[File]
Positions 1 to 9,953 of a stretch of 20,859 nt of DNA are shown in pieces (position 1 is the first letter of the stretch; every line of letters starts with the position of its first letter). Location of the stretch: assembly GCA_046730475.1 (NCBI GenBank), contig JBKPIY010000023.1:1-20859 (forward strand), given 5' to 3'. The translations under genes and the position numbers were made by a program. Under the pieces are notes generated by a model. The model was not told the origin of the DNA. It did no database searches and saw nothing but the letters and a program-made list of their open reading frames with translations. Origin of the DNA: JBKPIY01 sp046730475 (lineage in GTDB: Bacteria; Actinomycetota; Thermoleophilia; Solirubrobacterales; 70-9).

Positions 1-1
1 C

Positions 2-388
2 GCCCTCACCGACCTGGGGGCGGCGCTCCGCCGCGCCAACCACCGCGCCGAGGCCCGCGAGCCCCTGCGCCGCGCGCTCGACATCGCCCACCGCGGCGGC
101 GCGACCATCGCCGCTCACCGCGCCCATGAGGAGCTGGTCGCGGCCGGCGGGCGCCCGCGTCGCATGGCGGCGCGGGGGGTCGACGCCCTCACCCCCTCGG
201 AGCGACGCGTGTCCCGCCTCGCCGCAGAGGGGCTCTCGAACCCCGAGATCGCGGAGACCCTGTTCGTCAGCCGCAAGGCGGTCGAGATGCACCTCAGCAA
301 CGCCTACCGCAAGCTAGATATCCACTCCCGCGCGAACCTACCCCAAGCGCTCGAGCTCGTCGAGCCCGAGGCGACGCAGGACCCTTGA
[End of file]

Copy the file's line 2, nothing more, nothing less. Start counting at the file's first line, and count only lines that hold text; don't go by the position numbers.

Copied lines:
Positions 1-1